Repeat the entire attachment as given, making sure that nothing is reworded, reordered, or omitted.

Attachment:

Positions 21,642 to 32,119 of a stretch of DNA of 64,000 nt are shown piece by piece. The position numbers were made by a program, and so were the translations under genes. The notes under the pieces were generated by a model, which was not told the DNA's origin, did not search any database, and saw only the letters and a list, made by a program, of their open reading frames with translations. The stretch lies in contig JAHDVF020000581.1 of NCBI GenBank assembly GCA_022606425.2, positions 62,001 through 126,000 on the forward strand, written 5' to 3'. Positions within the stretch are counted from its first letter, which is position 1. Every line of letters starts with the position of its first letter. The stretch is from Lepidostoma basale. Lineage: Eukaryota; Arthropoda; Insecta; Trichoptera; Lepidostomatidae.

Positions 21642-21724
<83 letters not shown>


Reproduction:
Positions 21,642 to 32,119 of a stretch of DNA of 64,000 nt are shown piece by piece. The position numbers were made by a program, and so were the translations under genes. The notes under the pieces were generated by a model, which was not told the DNA's origin, did not search any database, and saw only the letters and a list, made by a program, of their open reading frames with translations. The stretch lies in contig JAHDVF020000581.1 of NCBI GenBank assembly GCA_022606425.2, positions 62,001 through 126,000 on the forward strand, written 5' to 3'. Positions within the stretch are counted from its first letter, which is position 1. Every line of letters starts with the position of its first letter. The stretch is from Lepidostoma basale. Lineage: Eukaryota; Arthropoda; Insecta; Trichoptera; Lepidostomatidae.

Positions 21642-21724
<83 letters not shown>